Daniel L. Manske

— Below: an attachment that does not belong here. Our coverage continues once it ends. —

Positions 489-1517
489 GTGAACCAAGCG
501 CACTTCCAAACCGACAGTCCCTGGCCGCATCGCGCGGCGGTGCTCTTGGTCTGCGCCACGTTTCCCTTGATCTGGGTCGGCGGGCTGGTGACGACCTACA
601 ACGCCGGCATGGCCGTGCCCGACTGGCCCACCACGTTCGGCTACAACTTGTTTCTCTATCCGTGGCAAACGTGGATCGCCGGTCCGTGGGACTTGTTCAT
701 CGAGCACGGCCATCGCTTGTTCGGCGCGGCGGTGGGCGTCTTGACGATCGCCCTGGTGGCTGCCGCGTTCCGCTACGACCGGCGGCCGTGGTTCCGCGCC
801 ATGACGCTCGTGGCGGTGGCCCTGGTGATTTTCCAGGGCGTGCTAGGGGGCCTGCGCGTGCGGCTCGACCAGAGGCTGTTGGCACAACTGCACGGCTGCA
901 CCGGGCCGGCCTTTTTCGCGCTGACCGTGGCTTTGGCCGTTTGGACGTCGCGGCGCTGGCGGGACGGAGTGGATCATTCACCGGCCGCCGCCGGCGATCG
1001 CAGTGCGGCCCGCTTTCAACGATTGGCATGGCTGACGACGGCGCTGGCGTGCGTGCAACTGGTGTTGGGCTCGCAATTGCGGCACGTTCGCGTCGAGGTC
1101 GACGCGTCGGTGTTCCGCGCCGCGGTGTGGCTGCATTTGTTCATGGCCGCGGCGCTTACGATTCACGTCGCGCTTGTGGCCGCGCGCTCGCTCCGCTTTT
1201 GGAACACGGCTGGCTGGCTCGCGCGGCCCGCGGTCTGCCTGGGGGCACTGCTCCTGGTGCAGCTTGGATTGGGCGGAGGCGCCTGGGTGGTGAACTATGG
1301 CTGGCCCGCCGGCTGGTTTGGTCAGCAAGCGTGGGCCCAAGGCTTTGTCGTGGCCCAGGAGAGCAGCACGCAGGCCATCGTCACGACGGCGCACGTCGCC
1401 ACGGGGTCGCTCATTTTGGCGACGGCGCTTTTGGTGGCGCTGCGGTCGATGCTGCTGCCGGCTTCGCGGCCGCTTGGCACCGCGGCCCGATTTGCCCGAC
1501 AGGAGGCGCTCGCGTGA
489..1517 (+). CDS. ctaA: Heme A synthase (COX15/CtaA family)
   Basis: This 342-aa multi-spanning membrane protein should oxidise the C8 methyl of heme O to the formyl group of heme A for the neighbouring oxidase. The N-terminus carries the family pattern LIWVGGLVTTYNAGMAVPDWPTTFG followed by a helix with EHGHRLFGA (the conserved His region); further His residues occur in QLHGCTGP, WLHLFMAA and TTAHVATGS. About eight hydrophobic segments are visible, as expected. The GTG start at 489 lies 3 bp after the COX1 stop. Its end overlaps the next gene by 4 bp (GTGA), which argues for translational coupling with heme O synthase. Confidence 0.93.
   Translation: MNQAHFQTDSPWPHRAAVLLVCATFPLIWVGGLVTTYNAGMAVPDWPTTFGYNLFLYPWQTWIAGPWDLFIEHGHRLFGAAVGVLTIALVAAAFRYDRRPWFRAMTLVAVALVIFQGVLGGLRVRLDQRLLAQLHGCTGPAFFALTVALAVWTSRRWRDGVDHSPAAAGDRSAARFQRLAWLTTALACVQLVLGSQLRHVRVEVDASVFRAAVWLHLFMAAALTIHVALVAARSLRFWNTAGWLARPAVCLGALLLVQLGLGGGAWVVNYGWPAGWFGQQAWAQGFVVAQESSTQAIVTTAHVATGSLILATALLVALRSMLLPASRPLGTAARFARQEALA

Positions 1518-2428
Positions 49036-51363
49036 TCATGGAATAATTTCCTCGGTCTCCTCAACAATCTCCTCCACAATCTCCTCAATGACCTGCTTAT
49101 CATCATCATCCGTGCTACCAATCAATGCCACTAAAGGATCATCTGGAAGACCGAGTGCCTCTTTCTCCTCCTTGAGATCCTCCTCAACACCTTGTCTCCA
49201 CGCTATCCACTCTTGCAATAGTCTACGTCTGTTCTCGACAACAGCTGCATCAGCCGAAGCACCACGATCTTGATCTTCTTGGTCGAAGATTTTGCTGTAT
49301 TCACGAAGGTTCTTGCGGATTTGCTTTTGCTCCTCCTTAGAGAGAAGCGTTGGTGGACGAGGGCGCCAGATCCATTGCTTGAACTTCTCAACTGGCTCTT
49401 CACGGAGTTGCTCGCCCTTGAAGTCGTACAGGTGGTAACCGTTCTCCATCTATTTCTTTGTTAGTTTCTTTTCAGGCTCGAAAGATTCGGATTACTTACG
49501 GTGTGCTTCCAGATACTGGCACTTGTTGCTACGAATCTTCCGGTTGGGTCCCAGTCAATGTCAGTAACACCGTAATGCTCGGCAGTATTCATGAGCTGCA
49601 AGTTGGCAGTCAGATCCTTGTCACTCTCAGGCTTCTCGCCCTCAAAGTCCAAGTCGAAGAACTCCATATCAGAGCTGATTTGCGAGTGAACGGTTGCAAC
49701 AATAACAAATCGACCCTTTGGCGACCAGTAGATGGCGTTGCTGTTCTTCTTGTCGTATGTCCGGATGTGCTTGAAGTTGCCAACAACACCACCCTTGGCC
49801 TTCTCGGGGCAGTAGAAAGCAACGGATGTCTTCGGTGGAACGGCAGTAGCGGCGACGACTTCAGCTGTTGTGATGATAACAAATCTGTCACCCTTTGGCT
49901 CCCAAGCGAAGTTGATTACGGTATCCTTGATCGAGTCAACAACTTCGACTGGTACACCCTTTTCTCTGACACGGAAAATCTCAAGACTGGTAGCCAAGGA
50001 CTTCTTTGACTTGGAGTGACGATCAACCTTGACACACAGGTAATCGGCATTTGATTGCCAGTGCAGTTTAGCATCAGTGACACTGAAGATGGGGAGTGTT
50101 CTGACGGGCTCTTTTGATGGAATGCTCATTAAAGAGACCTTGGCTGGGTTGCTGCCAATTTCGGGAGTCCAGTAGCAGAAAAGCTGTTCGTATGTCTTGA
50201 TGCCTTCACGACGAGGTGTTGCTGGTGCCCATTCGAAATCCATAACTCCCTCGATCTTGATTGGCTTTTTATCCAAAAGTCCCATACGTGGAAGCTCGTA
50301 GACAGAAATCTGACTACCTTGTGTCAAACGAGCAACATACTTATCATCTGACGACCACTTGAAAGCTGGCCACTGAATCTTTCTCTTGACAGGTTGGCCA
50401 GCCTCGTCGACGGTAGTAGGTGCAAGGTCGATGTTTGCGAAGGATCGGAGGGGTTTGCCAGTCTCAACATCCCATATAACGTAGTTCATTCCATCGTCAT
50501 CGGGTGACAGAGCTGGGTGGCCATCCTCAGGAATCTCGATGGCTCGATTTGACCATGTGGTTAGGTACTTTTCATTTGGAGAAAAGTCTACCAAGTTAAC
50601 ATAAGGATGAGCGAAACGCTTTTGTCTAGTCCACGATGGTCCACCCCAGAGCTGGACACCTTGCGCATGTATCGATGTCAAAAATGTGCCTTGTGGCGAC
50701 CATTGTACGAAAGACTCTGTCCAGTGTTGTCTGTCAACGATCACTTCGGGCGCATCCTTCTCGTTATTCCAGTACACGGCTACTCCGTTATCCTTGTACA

Our group of 13 volunteers arrived in Gabarone on July 7, 1981 and were housed at the University of Botswana for a few days before starting our 9 week training at an old Brigades site on the outskirts of Serowe, a large traditional village in the central part of the country. Karl Lunta was one of our great trainers. We learned the language and culture with intensive classes as well as excursions to experience a wedding, agricultural fair, and other local sites. Our training also included a week homestay with a family in Serowe. That was a great and eye-opening experience. Dan Morrow was my roomie on this village live-in. At the end of our training we learned of our assignments. I was lucky enough to get posted at Maun Secondary School in the far north of the country. Maun borders the Okavango Delta, and is the jumping off spot for all the amazing wildlife safaris in that part of the country. I replaced another volunteer, June Woods, who had started a great little school newspaper called the Ditswa Ganong (from the saying "Ditswa Ganong gade gae sanye" - "Words of the mouth cannot be stopped"). I overlapped with June for a semester to learn the ropes with the newspaper and the Journalism Club. Then I was on my own with 5 classes of 40 students each, 5 times a week, plus study hour duties. The students were very respectful and thirsy for knowledge. They all stood up when I entered the classroom and always called me Sir. It was a lot of work, but I felt completely fulfilled giving my time to such eager students. Our school site had been built as a missionary school in a joint effort by the United Methodist Church of America and United Church of Christ of Southern Africa, but was slowly being taken over by the government in the latter days of my stay. We had beautiful homes right on campus along the Thamalekani River where you sometimes could hear hippos grunting at night. We had an amazingly diverse staff from locals to Zimbabweans, South Africans, Dutch, Irish, British, Scandinavians, East Indians, and Americans. Maun village also had quite a few expatriates and we even had get-togethers with food and live music provided by whoever decided to bring an instrument at local houses. The school was around 700 students when I was there with about half living in the two dorms since many of them came from remote villages to our school, which was the only secondary school in the Northern Province then. (When I returned for a visit in 2003, it was about double that size with many new buildings.) We had a lot of fun in the evenings inviting various staff members to our house for cards or pot luck. My roommates in the big house formerly occupied by the Schaad family were Duane Stewart, a Brit history teacher, and Larry Kies, a Methodist missionary from my home state of Iowa, who was the new school garden manager and agricultural studies teacher. The school farm also had cattle and pigs that provided a fresh supply of meat for the school cafeteria and staff kitchens. Larry and his family are currently missionaries at African University in Zimbabwe. Our house had an amazing garden that had been planted by the Schaads,American missionaries who had come to Botswana from Zaire where they had served for many years until civil unrest forced them out. Mr. Schaad not only planted our diverse house orchard, but also brought plants from all over the world to start the hugely successful school garden that provided fresh fruits and vegetables to the school. Many local village gardens and orchards were started from Mr. Schaad's efforts. His daughter, Carol Schaad, was a home economics teacher MSS while I was there and now is employed at the Center for Disease Control in Atlanta, along with her husband Robin, a volunteer who served in Lesotho. There a so many positive memories I have of my years in Africa: camping out with students, a long ride (12 hours)in the back of a lorry with my Shakespeare Form 6 students to Gabarone to see MacBeth, "Stone Soup" pot lucks with all our friends (Christensen's, Langendijks, and all), dusty walks into town to "shop" for bread from the Greeks, stop at the butchery, and maybe have a ginger beer at a local shop, prepping for the Cambridge Overseas Exams, travelling to many wonderful sites in Southern Africa on school holidays, soccer matches, pouring rain (PULA!), and dreadfully long droughts . . . but the best memories are of the earnest and sweet faces of the students that believed I had something to help them on their determined quest at a better life. It wasn't just the toughest job I'll ever love; it was the time of my life I will never forget or regret.